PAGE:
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1.18 - 1.24 The periodic table

 1.18 Organising the Elements

 Students should:

1.18 understand how elements are arranged in the Periodic Table:

  • in order of atomic number
  • in groups and periods

1.19 understand how to deduce the electronic configurations of the first 20 elements from their positions in the Periodic Table

The modern periodic table provides a list of all the known elements categorized in increasing order of increasing atomic number

Each row across the periodic table is known as a period.

Each column is known as a group.

 1.19 Deducing electron configurations

Carbon atoms have an electron configuration of 2,4

A carbon atom has 6 protons and therefore 6 electronsThe electrons are arranged in two shells; 2 electrons in the first shell and 4 electrons in the second shell. The electron configuration of a carbon atom can be therefore represented as: 2, 4 

The electrons in an atom arrange themselves in shells ( or levels) around the nucleus. The electrons fill the innermost shells first . Each shell can contain a maximum number of electrons

Electron shells have a maximum number of electrons.

This model works well for explaining the properties of the first 20 elements in the periodic table - a more complex model is needed to explain the structure of atoms above atomic number 20. 

 1.19 Activity 1. Looking for patterns

Chlorine atoms have 7 electrons in their outer shell.

Filling up nicely.

Chlorine has an atomic number of 17. This means that the atoms have 17 protons. Because atoms have no overall charge the number of electrons must also be 17. These are arranged as follows:

Starting with the innermost shell . 

2 electrons ( maximum for shell 1)

8 electrons ( maximum for shell 2)

7 electrons left over  = (17 - (8 + 2))


The atomic number of Potassium is 19 and that of Calcium is 20. What is the electron configuration for each atom?

Answers:  Potassium K, Calcium Ca

 1.20 - 1.22 Activity 2. Periodic variations

A shortened form of the periodic table showing the first 18 elements and their electron configuration.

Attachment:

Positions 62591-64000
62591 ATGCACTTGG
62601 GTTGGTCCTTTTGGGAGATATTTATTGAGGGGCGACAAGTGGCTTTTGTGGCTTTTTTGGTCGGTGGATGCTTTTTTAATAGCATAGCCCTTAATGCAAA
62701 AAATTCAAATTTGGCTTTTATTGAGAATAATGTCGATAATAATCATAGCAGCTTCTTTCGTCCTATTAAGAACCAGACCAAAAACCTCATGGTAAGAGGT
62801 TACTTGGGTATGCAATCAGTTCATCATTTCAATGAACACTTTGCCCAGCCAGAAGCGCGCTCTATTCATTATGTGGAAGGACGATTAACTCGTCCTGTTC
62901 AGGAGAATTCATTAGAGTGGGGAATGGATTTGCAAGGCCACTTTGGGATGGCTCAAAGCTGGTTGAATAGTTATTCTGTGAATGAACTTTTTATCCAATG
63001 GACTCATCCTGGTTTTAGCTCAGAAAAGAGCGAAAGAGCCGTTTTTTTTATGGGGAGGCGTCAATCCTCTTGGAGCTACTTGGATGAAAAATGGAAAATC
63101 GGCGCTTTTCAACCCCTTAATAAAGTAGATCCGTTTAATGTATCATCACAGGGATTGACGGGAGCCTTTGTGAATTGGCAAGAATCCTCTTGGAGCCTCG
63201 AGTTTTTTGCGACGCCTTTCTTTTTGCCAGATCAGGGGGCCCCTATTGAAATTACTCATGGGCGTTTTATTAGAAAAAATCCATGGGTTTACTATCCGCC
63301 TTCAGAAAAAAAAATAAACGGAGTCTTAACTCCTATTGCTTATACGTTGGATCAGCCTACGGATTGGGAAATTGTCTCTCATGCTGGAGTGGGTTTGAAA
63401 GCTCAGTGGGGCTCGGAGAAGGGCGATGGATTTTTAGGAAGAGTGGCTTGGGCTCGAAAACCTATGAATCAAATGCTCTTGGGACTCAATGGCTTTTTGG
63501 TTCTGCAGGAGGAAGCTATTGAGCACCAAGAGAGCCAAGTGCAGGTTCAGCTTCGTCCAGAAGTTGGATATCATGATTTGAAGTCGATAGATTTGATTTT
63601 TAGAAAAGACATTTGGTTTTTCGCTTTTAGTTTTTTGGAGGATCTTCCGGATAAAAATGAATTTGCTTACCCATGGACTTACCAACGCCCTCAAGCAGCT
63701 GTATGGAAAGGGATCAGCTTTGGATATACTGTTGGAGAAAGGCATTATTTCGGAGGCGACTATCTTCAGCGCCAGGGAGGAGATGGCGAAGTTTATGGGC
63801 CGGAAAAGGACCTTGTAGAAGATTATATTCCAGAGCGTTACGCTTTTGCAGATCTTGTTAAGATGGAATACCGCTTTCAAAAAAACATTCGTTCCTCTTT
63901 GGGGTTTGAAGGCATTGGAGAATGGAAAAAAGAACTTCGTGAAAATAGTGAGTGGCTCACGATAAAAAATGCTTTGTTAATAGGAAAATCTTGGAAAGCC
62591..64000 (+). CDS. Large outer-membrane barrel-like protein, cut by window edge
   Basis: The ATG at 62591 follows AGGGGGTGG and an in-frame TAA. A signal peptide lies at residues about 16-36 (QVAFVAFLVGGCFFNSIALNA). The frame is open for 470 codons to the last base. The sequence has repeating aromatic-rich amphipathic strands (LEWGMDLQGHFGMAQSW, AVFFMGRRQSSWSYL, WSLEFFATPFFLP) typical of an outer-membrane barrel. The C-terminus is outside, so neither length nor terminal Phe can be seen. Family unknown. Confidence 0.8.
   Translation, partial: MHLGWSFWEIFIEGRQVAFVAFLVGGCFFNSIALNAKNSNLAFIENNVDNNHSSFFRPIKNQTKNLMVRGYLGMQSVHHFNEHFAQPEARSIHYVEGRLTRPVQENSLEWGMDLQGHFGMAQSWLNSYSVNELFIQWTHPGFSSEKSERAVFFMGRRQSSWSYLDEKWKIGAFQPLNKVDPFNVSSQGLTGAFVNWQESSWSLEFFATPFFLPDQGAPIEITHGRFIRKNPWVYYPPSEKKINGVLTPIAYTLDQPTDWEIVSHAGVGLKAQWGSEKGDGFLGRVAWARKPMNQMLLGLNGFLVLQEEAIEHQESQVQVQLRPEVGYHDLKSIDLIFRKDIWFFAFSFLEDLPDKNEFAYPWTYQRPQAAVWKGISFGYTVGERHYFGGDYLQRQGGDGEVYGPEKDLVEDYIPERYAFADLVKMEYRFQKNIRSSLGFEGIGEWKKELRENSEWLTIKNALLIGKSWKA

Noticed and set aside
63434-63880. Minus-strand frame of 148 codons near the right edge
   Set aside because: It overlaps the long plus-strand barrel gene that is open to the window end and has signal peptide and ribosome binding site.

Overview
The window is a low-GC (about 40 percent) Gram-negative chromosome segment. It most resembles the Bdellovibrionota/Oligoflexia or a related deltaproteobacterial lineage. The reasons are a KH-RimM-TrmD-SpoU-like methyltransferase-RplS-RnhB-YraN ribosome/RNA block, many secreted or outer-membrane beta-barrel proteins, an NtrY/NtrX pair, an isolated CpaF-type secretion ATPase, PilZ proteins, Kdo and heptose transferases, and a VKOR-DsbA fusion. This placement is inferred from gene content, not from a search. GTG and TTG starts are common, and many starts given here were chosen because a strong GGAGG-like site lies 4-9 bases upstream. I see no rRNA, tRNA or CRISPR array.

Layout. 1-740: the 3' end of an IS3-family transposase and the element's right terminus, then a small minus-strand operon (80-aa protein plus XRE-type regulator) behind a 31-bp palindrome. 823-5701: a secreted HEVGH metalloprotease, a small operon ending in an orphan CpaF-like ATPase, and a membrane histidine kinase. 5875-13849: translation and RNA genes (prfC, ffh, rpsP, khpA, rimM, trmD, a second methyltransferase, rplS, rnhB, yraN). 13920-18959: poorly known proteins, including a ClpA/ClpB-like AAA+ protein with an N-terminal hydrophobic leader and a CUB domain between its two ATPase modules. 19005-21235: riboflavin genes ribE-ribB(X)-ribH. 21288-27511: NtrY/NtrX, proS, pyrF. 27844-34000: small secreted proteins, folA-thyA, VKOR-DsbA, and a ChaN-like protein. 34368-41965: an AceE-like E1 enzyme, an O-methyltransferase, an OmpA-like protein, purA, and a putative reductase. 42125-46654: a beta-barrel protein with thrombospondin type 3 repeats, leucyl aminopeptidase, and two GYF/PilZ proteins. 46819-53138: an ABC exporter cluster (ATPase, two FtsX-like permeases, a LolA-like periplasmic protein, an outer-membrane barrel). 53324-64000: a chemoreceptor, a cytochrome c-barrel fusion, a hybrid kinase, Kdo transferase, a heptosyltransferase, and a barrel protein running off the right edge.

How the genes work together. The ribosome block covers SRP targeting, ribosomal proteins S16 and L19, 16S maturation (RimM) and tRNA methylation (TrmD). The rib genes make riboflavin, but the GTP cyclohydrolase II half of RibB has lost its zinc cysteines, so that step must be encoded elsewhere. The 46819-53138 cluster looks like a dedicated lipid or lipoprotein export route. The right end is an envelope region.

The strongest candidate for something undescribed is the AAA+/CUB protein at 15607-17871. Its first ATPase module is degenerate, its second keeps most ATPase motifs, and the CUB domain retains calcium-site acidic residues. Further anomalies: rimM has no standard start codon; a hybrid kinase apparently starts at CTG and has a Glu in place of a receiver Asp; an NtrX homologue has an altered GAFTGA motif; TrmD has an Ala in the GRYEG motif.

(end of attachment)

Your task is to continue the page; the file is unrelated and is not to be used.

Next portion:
Students should:

1.20 understand how to use electrical conductivity and the acid-base character of oxides to classify elements as metals or non-metals

1.21 identify an element as a metal or a non-metal according to its position in the Periodic Table

1.22 understand how the electronic configuration of a main group element is related to its position in the Periodic Table

 Good conductors?

Study the presentation to investigate and answer the following questions:

  • What can you say about the connection between the number of electrons in the outer shell of the atoms and the group number shown?
  • What can you say about the number of occupied electron shells and the period number.
  • What can you say about the electron configuration of the noble gases?
  • Where on the periodic table are the metals found?
  • What can you say about the electrical conductivity of the metals compared with that of the non- metals

Enter your text here ...

The period number tells us the number of occupied electron shells in a given atom

The group number shows the number of electrons in the outermost shell of the atom.

The atoms of the elements in group 8 have full outer shells of electrons

The metals can be found to the left and bottom of the periodic table.

The metals all conduct an electric current.  The semi metals are semiconductors. The non-metals do not conduct an electric current.

 Acid or base?

This video animation shows how the acid/base properties of the oxides varies across the periodic table. The pattern is not perfect  partly because many non-metals can form more than one oxide and also because their solubility varies. However a general trend can be seen.

Stop the video after 21 seconds and try to predict what the trend will be. Test your prediction by watching the rest of the video.

What general conclusion can you make about the acidity or alkalinity of the oxides of :

  • Metals?
  • Non-Metals?
  • Semi-metals

The oxides of metals are generally alkaline ( basic) . The oxides of non metals are generally acidic.